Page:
Since Francis Makemie had been successful in convincing two ministers to come over and help the infant Presbyterian church previously, the Presbytery urged Makemie again to write to Scotland and a certain minister by the name of Alexander Coldin.   He was to give an account of the state and circumstances of the dissenting Presbyterian interest in and among the people, especially in and about Lewistown, and signify the earnest desires of those members that Mr. Coldin travel over to these shores and become their minister.

We conclude that their meeting was not unlike the gathering of Presbyterians in presbyteries across the modern world now.  Sermons are preached, though not as long as these early expositions of the Word.  Elections are held for presbyterial office.  Excuses are considered as to absences, and approved or disapproved.   Pastors without call are considered for vacant pulpits.  Overtures are recommended, discussed, and voted upon by the presbyters.  (See March 26)  All in all, the work of the Lord began in Philadelphia, 1706,  and continues today in hundreds of presbyteries across the world.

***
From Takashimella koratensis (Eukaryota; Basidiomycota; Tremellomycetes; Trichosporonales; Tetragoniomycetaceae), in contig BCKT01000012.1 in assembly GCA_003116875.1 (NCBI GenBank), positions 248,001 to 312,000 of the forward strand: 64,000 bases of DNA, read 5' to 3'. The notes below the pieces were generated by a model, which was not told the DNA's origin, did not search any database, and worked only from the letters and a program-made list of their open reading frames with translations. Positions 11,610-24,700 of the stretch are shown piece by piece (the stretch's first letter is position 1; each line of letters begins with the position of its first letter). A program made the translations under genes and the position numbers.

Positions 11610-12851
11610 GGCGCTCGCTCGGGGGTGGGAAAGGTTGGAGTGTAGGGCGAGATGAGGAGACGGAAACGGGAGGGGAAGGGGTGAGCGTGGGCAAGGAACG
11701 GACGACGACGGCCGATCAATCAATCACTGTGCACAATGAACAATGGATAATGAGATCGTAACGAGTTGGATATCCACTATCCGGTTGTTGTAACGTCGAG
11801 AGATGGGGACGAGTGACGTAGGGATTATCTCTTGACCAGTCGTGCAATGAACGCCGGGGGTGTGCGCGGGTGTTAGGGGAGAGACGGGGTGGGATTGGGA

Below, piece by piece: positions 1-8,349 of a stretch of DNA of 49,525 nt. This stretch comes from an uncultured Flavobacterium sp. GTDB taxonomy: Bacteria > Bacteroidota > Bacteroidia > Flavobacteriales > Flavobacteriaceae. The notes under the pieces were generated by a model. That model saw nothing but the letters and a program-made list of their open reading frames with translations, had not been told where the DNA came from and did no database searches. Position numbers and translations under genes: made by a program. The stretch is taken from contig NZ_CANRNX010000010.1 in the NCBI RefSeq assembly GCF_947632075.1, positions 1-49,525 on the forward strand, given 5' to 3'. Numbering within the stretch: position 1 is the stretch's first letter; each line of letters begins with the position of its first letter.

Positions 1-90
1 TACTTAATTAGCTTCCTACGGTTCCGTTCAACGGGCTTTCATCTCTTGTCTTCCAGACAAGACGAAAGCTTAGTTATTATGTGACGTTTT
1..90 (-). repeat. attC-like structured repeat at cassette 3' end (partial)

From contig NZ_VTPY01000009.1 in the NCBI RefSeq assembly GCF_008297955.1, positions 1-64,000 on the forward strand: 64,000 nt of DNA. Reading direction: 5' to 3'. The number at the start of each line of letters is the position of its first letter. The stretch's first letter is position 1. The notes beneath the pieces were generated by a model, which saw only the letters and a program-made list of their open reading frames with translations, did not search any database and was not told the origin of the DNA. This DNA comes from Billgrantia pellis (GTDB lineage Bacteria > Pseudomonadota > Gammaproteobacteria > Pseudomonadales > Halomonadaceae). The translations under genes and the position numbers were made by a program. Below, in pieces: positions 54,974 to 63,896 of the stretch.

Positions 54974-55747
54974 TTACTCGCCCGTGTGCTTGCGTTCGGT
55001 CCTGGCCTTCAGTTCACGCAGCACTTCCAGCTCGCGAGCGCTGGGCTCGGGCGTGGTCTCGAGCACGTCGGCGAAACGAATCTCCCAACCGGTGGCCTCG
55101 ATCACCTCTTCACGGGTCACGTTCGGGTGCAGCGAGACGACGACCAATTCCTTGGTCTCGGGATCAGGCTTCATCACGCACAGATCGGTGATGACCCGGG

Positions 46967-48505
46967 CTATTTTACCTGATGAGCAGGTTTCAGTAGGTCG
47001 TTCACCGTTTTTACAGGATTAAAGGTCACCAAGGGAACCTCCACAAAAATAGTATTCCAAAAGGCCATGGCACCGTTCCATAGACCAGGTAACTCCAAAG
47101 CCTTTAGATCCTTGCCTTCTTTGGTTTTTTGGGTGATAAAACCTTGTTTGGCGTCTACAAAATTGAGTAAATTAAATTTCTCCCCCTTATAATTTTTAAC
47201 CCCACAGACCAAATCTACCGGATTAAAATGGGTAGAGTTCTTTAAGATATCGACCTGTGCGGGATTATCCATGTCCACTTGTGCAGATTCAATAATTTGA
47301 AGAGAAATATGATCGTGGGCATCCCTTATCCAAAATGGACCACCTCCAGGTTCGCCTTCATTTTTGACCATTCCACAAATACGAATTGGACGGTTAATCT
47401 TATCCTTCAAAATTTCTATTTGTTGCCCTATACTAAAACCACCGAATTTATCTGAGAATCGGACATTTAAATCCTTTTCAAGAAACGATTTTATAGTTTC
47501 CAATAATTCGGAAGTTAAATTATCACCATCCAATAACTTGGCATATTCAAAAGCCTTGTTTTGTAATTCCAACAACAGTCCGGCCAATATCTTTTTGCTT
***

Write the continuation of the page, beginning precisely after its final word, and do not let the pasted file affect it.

Words to Live By:  Speaking to elders, be faithful to your presbytery meetings, for there the work of the Lord is initiated, issues of interest to the church are  discussed by and for elders, warnings are heeded, encouragements are given, and support is given to the kingdom of grace.

Through the Scriptures: Judges 9 – 12

Through the Standards:Christ’s Humiliation after His Death

WLC 50 — “Wherein consisted Christ’s humiliation after his death?
A. Christ’s humiliation after his death consisted in his being buried, and continuing in the state of the dead, and under the power of death till the third day; which has been otherwise expressed in these words, ‘He descended into hell.’ “